Hi, 3DSlicer Community. I’m writing to let you know about a new research resource, the New Mexico Decedent Image Database. NMDID is a free access searchable database of over 15,000 whole body human cadaver CT scans. The scans are searchable and documented by up to 69 metadata variables. Searching and use are available to all qualified researchers with institutional email addressed. Please check out nmdid.unm.edu to see what is available. And, please help us spread the word about this resource far and wide! Thanks.
It looks like a wonderful resource (here is a direct link to it), thank you for letting us know about it.
It is too bad the access is made so hard: before you get access to a data set, you need to register an account, wait for its approval, create a query, create a request to execute that query (you need to include research plan, hypothesis, expected results, etc. - like a small grant application), wait for its approval, and then you can download images. Commercial use and creation of derivative works is prohibited, which also make the database significantly less desirable (I cannot recommend anyone to create segmentations or annotations of these data sets if the results cannot be openly shared).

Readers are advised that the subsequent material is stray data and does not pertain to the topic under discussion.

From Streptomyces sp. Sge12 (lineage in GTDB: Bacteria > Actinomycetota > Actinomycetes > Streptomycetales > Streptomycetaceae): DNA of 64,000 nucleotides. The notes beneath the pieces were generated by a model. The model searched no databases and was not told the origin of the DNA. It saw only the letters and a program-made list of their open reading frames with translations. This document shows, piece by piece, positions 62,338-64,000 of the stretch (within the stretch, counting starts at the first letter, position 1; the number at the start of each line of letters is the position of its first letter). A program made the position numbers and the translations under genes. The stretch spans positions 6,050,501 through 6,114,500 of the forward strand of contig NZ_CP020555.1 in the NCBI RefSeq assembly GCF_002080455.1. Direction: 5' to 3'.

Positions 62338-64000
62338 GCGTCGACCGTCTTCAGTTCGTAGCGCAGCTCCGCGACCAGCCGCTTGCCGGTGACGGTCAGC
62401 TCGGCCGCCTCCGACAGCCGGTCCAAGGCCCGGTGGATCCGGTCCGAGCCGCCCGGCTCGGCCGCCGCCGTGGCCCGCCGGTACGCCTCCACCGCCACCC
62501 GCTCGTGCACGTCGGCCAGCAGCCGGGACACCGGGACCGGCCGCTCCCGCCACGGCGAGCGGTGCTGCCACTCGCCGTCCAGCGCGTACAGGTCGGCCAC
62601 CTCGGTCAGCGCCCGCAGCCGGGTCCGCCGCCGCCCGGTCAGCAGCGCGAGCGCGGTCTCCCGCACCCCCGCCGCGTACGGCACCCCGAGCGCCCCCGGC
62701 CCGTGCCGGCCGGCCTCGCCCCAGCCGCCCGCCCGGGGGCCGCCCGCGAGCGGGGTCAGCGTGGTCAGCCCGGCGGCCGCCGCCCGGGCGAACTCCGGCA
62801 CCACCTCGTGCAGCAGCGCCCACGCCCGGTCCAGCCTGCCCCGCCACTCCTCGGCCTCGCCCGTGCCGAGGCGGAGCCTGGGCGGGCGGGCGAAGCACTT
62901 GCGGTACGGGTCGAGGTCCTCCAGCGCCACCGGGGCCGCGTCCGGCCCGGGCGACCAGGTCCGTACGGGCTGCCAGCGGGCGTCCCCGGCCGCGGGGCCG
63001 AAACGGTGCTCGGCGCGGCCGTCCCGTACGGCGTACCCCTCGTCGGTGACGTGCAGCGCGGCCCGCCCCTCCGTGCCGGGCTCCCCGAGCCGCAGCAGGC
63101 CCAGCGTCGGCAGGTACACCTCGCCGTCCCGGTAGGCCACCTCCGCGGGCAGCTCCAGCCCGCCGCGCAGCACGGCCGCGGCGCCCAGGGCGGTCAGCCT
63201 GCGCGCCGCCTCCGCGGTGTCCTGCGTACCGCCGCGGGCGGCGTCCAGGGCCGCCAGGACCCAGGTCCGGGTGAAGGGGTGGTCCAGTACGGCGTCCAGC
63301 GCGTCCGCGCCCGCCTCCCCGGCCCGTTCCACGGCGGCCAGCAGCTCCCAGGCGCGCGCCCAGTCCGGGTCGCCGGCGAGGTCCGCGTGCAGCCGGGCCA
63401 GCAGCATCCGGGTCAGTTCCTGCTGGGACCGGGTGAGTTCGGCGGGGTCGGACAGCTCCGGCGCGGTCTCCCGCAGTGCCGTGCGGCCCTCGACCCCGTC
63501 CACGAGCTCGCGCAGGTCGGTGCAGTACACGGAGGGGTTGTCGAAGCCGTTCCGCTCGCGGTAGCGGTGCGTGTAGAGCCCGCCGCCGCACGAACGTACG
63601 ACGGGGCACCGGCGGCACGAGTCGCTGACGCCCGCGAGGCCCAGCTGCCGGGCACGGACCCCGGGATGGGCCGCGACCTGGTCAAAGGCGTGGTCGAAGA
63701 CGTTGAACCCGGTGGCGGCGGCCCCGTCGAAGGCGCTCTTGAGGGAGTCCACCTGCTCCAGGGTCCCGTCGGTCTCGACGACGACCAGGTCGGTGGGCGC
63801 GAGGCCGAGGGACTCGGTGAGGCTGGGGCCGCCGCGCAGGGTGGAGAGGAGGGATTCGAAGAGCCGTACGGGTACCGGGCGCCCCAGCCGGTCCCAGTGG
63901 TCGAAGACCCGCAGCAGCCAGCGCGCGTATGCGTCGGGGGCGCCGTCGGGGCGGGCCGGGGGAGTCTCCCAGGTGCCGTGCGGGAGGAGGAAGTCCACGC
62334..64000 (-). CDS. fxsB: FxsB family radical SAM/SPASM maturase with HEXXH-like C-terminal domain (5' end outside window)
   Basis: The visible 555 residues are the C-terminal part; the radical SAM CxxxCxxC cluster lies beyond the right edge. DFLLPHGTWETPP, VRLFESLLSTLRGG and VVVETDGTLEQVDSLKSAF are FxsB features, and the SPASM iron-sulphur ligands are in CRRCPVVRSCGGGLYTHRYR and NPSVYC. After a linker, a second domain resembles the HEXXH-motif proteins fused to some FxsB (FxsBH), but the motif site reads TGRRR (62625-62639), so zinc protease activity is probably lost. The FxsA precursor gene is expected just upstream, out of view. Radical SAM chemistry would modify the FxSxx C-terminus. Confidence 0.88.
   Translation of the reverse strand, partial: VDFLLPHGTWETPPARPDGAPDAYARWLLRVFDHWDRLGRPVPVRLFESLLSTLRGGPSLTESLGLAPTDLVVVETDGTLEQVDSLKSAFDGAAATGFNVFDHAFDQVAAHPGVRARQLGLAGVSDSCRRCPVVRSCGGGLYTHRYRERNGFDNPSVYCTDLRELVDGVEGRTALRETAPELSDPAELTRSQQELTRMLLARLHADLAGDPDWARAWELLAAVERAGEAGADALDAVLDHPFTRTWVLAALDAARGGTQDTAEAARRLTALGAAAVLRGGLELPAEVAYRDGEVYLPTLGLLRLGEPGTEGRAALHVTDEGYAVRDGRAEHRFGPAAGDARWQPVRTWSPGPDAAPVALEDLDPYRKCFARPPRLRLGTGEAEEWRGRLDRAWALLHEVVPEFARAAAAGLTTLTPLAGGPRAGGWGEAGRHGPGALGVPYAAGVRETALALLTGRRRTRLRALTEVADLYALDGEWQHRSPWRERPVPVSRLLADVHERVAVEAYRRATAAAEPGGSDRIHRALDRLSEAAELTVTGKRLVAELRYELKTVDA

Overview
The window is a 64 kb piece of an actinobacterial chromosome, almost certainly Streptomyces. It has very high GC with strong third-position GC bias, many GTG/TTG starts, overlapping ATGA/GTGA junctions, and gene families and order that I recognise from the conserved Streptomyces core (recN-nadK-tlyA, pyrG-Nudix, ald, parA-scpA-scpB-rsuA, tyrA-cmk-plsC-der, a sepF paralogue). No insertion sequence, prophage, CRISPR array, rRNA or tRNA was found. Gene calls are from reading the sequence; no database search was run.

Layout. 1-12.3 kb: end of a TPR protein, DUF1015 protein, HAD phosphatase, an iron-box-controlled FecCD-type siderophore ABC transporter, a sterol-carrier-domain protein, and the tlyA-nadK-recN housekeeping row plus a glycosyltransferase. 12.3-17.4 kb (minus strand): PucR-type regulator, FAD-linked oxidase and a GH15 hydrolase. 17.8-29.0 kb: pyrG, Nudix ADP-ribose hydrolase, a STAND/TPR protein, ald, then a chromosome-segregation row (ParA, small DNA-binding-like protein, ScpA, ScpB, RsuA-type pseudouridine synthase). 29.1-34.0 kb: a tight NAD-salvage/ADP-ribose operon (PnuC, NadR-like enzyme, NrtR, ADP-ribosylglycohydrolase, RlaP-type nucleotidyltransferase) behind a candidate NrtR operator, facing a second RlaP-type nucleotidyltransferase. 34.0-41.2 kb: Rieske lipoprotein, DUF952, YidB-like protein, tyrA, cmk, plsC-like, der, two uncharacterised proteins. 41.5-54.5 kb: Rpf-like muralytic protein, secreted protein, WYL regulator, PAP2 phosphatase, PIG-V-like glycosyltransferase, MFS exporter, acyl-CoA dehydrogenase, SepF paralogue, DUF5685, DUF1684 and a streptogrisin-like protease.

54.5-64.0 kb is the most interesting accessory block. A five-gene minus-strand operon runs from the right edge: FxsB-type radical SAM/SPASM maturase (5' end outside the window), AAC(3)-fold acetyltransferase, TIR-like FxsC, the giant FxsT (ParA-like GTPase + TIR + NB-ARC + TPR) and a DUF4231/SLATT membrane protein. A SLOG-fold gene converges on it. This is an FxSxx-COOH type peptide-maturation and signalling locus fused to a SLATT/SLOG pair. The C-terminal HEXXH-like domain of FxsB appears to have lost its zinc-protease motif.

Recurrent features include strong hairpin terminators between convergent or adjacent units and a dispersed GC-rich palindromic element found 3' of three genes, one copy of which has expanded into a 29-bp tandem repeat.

At least making a couple of scans (of different age, gender, etc.) available openly, without registration, without any usage restrictions, would go a long way of making this database better known and more useful for a wide audience.
Access to search and download metadata does require registration and signing a data use agreement. This takes place in less than 24 hours, and only requires an institutional email address (your request has already been approved). Downloading CT’s requires a research request of a maximum 750 words. These are also reviewed within 24 hours. Commercial use and creation of derivative works is not blanket prohibited; the NMDID Team reserves the right to deny some commercial and derivatives.
The data provided here is considered sensitive by many people. The precautions described above allow us to make the data available and safeguard its use. I hope you find that this new, potentially transformative research is worth the effort to access it.
Thanks for all these details and for providing this service to the research community.
It would be nice if you could make it more clear on the website what does “not blanket prohibited” mean in practice: a few specific examples of what you are allowed to do without extra permissions, and what you can expect to get permission for almost automatically.
Even if you simplify and clarify the process, I would still recommend to make selected data sets or collections accessible much more easily, as it would make it faster and simpler for people to get started. They would have some data to work with until they are waiting to get access. This is the approach used by most other repositories, such as TCIA, MorphoSource, and all the data warehouses of 3D models, images, etc.